Singh’s final question

A 90 degree turn!

Singh was stunned after listening to B P Koirala’s wish to return to Nepal. A long period of silence ensued – both lost in their thoughts while a soft breeze stirred over Koirala’s terrace in Sarnath. Finally, Singh broke the silence:

“Koirala Ji, if you go around town sharing your views in the guise of a new thought – people are not only going to be shocked, they are going to worry about your health. That a political leader should take a ninety degree turn is unheard of, and completely unimaginable. I had never even thought that I would encounter such an experience – especially not from you. If you go around sharing such views, everyone will think you have become mentally ill. You know what they say – a healthy person’s imagination makes him/her a poet, an unhealthy person’s imagination makes him/her a mad person.”

Singh hadn’t imagined that B P Koirala would wish to return to Nepal. “Agreed, the situation wasn’t in our favour –prohibitions on political demonstration anywhere within 40 kilometres of Nepal’s sovereign land from India were weakening our revolution. Furthermore, India was pressurizing us to move down south to Bangalore – a proposition if which we agreed to would kill our revolutionary aspiration. We needed a country for shelter to plan our revolution – a land which was close to Nepal. Considering China’s political stance was away from democracy, they wouldn’t let us take shelter there. Furthermore, with Nepal-China relations strengthening under Tribhuvan’s rule – India was desperate to exert political pressure. Perhaps, they believed the proposition to move Nepal’s exiled leaders to the south would exert political pressure on the king”, Singh tells Mathbar Singh.

“I was surprised to learn that the pressure would affect Koirala Ji so quickly”, he adds.

 Quick death, or slow poison?

Koirala waited for Singh to share his views. Singh, after a long pause continued, “Such decisions should not be made in haste Koirala Ji. This move could be suicidal for Nepal’s pursuit of democracy.”

“But to move to the south too would be slow-poison wouldn’t it?” Koirala was quick to answer. “Yes or no? Think about it carefully before answering?”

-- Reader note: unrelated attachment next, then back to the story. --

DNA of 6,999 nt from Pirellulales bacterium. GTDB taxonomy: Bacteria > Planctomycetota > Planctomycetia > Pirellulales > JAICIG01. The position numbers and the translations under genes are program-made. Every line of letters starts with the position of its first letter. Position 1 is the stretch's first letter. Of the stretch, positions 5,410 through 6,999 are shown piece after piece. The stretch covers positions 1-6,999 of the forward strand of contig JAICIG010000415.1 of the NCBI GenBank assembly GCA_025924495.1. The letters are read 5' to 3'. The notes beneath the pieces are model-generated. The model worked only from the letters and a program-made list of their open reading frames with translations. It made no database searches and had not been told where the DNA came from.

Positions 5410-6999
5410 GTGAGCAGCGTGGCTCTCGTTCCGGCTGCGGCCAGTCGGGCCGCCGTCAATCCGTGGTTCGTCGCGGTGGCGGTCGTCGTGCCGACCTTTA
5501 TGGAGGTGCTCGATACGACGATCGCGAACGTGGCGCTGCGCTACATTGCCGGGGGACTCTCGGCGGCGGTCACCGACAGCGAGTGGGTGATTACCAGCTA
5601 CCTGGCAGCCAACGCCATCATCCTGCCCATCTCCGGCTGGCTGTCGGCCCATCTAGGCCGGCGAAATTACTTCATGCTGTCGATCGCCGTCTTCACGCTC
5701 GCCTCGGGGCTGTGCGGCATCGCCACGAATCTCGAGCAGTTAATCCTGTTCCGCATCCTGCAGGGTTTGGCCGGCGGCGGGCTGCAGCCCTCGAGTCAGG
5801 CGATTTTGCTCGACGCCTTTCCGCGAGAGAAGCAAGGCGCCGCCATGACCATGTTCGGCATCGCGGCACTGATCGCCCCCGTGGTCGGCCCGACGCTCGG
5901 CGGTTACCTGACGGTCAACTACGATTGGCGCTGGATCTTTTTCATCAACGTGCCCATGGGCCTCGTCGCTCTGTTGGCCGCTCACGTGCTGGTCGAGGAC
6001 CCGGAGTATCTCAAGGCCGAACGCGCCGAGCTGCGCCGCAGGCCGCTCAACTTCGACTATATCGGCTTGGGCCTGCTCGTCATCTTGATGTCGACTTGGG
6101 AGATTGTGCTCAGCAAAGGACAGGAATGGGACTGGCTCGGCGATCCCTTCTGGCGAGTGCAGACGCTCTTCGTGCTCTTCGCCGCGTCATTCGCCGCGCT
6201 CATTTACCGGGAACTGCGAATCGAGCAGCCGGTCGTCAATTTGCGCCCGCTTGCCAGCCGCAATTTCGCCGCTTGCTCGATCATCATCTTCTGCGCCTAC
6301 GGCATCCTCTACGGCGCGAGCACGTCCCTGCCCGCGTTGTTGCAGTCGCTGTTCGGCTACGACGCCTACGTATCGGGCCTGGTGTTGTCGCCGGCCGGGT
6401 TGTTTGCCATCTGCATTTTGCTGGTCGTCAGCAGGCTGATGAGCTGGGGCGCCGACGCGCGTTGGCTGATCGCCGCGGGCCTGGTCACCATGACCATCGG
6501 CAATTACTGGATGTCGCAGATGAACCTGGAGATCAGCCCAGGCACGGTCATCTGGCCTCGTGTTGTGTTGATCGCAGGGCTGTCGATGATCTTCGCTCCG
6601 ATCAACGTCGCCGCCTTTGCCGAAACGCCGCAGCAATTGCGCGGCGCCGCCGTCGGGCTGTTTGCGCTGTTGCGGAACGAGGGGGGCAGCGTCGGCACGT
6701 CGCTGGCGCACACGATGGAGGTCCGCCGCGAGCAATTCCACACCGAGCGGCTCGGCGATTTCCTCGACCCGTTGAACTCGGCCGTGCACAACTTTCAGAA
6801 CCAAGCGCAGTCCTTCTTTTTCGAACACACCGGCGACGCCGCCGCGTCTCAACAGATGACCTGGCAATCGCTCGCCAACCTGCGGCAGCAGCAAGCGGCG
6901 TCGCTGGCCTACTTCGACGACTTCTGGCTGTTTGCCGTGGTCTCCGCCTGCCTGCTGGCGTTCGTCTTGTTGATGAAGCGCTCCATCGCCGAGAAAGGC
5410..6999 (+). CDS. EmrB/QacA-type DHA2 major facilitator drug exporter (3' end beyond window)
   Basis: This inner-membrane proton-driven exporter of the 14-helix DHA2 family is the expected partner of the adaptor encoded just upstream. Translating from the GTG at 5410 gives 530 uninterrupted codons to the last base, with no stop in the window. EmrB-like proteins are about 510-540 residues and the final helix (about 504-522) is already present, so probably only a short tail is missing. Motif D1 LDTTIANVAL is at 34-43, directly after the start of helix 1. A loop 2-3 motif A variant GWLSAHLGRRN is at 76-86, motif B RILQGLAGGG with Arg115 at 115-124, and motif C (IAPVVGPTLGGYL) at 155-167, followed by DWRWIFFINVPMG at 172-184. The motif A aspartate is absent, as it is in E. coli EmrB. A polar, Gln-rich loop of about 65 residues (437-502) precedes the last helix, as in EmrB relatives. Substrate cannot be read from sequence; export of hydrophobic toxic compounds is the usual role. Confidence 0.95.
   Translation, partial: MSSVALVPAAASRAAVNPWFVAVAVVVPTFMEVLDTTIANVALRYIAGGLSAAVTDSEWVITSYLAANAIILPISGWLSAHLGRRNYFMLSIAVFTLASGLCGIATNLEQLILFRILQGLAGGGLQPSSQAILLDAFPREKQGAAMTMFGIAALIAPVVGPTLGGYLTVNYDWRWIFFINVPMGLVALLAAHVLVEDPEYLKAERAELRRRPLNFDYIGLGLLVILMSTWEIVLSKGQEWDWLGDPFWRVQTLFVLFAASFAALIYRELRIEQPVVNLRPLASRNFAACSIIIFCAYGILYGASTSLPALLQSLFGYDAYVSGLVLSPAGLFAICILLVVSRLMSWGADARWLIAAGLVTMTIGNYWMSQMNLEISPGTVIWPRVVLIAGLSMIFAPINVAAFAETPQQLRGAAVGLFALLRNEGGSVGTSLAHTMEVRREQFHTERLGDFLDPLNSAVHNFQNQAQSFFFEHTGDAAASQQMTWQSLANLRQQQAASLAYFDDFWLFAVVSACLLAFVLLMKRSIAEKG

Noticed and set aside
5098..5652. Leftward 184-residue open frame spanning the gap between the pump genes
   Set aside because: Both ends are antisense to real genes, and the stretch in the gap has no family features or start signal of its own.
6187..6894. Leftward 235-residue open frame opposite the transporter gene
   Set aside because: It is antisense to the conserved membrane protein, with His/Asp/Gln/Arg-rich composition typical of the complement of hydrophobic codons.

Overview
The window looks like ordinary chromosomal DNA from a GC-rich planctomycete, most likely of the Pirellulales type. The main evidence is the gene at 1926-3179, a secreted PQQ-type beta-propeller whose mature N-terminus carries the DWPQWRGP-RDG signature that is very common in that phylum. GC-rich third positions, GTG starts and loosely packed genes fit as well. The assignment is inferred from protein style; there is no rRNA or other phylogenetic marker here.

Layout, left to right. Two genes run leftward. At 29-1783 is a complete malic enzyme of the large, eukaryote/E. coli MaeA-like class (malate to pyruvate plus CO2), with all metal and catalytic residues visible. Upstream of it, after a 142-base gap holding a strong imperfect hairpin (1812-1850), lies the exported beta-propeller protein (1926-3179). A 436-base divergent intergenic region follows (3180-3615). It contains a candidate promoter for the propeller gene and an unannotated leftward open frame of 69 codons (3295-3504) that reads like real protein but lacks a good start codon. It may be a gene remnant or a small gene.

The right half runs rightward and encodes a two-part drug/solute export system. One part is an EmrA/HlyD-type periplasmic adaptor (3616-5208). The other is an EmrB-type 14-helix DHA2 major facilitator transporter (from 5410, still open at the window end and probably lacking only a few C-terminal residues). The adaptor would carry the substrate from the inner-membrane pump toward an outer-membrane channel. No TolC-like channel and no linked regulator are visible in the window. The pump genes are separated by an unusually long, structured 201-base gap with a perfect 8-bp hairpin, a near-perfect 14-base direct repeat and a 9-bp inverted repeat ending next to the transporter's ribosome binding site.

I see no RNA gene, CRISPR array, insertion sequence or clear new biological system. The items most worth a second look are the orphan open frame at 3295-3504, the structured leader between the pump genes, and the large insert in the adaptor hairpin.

Singh didn’t have an option but to agree with Koirala. The matter of the fact was that moving to South India would indeed kill the movement.

“See, if death is inevitable, isn’t it better to ask for a quick death instead of a slow one?” Koirala asks.

Singh did not have a definite answer, therefore remained silent. However, his mind was racing – between different possible scenarios.

“Ganesh Man Ji, didn’t I tell you in the beginning itself – that this idea hasn’t crystallized yet? I am still thinking over it – a lot”, Koirala tried to assure Singh again.

Singh’s final question:

Singh’s final question was:

“What about our commitment to the revolution and our dream of reestablishing democracy in Nepal? A slow death, or a quick one, could give us relief – but will it give Nepal the same relief? Our country’s problem is going to remain the same. How will the people remember us? How will history remember us?”

Singh’s line of questioning got Koirala excited. “Yes, what you are asking is indeed the right question. We need to find a satisfactory answer for that, and that is why I am consulting with you before going public with the decision. We have to be answerable to the people of Nepal, and to Nepal’s history. But before that, we also need to answer our own selves. Once we are convinced of the decision, then only will we be able to convince our party members.”

“I repeat again Ganesh Man Ji –that my decision to return to Nepal is still in its early stages. I keep contemplating, and I consult with you because I need sound advice.  Please think over it and give me some good advice”, Koirala added.

“Koirala Ji, how will I be able to give you advice when you yourself don’t have a clear direction or even a concrete vision?  You are very unclear on your goal. However, if you ask me honestly, what I believe is that people will think that we have surrendered. Let’s both think over it more, and discuss it during our next meeting”, Singh said.

Both agreed – and although both had finished eating quite some time ago, they finally got up to wash their hands.

While walking downstairs to their respective rooms, Koirala once again reminded Singh that the idea to return to Nepal was in its early phase of development. He said to Singh that he needed more time to think over it, and yet again asked Singh for some sound advice.

“Sure Koirala Ji. Let us both think over it – after all the decision will not only impact us, but also the party, and our dream to see a democratic Nepal”, Singh said as they both climbed down the stairs.

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